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Can't update records when database is opened by more than one person

Posted on 2013-01-30
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Last Modified: 2013-01-31
I have a database that is on the shared drive that is sometimes opened by more than one person. From time to time, I need to make updates to some of the records in the database, but am unable to do it unless the other person or person(s) exit out of it. Is there a way for me to be able to make the updates even if it is being used by someone else?
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Question by:geeta_m9
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14 Comments
 
LVL 84
ID: 38837265
You must be sure that the database is opened in Shared mode - that's under Access Options - Client Settings - Default Open Mode (set that to Shared).

You must also ensure that all users have at least Modify permissions on the folder hosting that database. If not, the first user in could lock the database. Note these are Windows permissions - you'll have to have Admin permissions to on the machine  to handle those.
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LVL 40

Expert Comment

by:Kyle Abrahams
ID: 38837273
I've seen this done, but I don't recommend it:

Essentially oyu have one access DB that holds the data (like a SQL database normally would).

From there you seperate out the UI into a 2nd access file, and link all your tables to the first access DB.

When you open up the the access-UI file, only that gets locked and multiple users can update records.
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Author Comment

by:geeta_m9
ID: 38837278
How can I tell whether a user has modify permissions on the folder?
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Author Comment

by:geeta_m9
ID: 38837289
I checked and the default mode for the database is already in shared mode.
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LVL 84
ID: 38837300
I've seen this done, but I don't recommend it:
Why? This is the preferred method for proper multiuser user of a database. Users should never share the same FE (i.e. the UI portion).

How can I tell whether a user has modify permissions on the folder?
You'd have to review the Permissions for that folder, and determine if the user has implicit or explicit permissions. Explicit permissions would be permissions assigned directly to the User. Implicit permissions would be permissions assigned to the user through their association with a group, for example.

And again, you will need Admin permissions to determine this. If you are a Standard user, you won't be able to do this - you'd have to get someone with an Admin login to handle this for you.
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Author Comment

by:geeta_m9
ID: 38837302
I also checked the folder permissions and it appears that all the staff have "Full Control". I presume that would also include Modify permissions?
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Author Comment

by:geeta_m9
ID: 38837313
The permissions for the staff appear to be implicit, i.e., group permission.
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LVL 40

Expert Comment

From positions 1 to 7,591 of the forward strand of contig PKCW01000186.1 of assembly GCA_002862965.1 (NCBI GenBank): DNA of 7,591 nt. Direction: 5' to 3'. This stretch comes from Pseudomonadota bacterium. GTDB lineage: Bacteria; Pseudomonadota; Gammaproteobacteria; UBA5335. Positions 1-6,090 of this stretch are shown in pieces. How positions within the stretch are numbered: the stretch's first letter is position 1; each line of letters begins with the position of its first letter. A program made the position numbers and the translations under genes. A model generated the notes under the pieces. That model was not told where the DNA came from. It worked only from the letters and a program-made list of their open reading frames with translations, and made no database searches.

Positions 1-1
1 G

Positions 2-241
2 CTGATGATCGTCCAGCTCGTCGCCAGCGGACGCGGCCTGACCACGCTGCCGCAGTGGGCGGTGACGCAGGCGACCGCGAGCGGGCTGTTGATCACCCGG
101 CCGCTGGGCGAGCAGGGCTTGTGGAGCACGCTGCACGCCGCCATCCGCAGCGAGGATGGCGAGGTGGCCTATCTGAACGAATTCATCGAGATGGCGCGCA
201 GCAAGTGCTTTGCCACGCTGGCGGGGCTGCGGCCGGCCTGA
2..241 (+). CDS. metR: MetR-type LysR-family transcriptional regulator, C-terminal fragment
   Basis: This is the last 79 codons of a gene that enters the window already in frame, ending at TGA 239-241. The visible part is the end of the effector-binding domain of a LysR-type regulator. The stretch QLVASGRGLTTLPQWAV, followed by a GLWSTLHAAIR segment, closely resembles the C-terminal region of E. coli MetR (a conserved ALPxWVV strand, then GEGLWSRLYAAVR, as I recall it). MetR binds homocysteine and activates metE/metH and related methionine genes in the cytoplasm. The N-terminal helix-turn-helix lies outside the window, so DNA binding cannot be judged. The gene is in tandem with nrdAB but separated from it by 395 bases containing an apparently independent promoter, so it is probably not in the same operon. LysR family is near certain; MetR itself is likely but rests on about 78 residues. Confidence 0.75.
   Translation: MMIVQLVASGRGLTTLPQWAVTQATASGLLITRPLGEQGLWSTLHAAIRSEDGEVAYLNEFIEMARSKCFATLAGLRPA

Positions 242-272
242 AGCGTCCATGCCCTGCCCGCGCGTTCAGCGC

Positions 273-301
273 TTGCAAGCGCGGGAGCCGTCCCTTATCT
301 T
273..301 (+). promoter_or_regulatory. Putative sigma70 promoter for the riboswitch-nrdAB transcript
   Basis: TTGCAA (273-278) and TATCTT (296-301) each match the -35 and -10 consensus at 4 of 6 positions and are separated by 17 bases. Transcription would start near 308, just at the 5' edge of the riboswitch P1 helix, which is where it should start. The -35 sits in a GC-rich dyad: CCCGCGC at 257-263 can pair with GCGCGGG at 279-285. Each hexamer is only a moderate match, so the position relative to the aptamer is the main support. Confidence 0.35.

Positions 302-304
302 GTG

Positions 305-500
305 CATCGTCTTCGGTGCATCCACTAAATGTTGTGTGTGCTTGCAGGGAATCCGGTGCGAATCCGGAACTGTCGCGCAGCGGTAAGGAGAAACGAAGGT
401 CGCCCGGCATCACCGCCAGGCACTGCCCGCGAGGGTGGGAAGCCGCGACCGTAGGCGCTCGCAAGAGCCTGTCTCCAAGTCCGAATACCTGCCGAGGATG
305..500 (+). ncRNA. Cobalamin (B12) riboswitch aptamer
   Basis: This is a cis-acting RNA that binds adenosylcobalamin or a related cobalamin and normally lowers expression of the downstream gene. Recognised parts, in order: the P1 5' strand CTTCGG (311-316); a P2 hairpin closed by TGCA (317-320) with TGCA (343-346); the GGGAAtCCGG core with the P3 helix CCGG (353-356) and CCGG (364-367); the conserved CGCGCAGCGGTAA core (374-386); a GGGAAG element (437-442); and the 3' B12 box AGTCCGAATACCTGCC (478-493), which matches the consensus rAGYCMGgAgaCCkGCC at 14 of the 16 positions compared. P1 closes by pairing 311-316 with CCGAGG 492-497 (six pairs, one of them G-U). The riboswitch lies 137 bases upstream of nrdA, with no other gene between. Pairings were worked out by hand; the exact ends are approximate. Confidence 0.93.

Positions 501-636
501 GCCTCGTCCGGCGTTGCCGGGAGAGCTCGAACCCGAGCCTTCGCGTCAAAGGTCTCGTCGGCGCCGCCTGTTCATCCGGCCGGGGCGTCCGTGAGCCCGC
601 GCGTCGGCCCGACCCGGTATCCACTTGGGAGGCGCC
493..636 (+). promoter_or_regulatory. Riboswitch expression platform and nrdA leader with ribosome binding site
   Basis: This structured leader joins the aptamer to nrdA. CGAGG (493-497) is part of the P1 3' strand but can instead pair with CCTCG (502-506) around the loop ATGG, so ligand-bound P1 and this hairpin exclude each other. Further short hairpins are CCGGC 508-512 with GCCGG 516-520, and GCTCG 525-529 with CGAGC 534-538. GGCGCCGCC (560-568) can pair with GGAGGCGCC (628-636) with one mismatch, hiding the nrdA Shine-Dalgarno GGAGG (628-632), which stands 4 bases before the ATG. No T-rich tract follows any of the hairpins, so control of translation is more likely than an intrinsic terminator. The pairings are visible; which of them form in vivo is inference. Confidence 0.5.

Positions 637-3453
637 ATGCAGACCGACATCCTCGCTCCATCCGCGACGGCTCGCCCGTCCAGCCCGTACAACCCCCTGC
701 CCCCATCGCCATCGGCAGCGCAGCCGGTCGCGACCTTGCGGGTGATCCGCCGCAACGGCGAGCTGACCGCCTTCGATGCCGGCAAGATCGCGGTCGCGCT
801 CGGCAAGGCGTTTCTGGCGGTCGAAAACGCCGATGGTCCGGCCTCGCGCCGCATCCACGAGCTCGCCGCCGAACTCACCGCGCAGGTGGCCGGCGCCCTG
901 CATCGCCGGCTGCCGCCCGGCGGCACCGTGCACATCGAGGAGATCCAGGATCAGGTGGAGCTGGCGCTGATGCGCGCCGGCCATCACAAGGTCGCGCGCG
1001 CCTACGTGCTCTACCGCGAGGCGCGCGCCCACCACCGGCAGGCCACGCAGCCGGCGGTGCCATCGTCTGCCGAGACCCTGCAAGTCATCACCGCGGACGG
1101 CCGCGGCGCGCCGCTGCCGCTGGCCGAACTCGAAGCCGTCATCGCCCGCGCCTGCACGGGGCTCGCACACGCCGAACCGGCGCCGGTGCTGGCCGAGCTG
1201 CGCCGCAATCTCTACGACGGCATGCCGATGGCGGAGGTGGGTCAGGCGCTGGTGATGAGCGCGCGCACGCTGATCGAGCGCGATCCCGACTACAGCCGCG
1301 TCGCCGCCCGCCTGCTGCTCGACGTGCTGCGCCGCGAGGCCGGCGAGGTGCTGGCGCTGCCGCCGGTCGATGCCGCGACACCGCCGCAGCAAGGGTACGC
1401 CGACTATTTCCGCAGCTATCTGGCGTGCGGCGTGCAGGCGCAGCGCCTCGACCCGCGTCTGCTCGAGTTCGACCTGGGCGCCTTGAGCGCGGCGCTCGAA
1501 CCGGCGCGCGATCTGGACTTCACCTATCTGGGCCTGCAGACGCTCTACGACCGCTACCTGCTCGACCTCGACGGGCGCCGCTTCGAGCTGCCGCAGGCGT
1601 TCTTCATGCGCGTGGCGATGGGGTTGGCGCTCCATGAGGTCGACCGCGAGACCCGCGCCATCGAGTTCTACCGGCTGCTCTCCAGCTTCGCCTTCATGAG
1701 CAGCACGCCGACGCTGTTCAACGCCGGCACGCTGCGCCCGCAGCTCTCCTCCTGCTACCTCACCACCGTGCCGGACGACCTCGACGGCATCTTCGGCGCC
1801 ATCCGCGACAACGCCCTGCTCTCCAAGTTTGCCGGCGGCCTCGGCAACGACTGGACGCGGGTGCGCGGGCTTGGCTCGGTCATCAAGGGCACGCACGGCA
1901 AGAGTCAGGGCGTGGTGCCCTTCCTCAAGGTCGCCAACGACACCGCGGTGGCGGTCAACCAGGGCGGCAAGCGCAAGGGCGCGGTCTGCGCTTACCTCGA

by:Kyle Abrahams
ID: 38837327
Is the file on a share?  If so there's a seperate set of share permissions that you also need to check.

(EG:  You could have full control for the directory but read only in the share).
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Author Comment

by:geeta_m9
ID: 38837354
How do I check that?
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LVL 84

Accepted Solution

by:
Scott McDaniel (Microsoft Access MVP - EE MVE ) earned 300 total points
ID: 38837488
Does the user running the database have it open for DESIGN work - that is, are they modifying forms/reports/queries, etc, or are they adding new objects (forms. reports etc)?

If so, then that automatically invokes an Exclusive lock.
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Author Comment

by:geeta_m9
ID: 38837543
No, they are just updating records.
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Author Comment

by:geeta_m9
ID: 38840695
The thing that got me is that if the rest of the staff didn't have write permissions, I am wondering that they should not even be able to open the file, since Access needs to open or write to the .accdb locking file when a user opens an Access database.

LMSConsulting, you could be right about the Exclusive lock being invoked. I found out that whenever one of the staff was updating a record, he would make the edit and then try to close the form. When he did that, I think Access must have assumed that he was trying to go into "Design Mode". Instead, I told him that after making the update, to just skip to the next record before trying to close the form. That seemed to do the trick.
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Author Closing Comment

by:geeta_m9
ID: 38840699
Thanks.
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LVL 84
ID: 38840871
I am wondering that they should not even be able to open the file, since Access needs to open or write to the .accdb locking file when a user opens an Access database.
If the user does not have sufficient permissions to write to the folder hosting thee database file, then Access would write the lockfile somewhere else (like on the user's workstation, perhaps).
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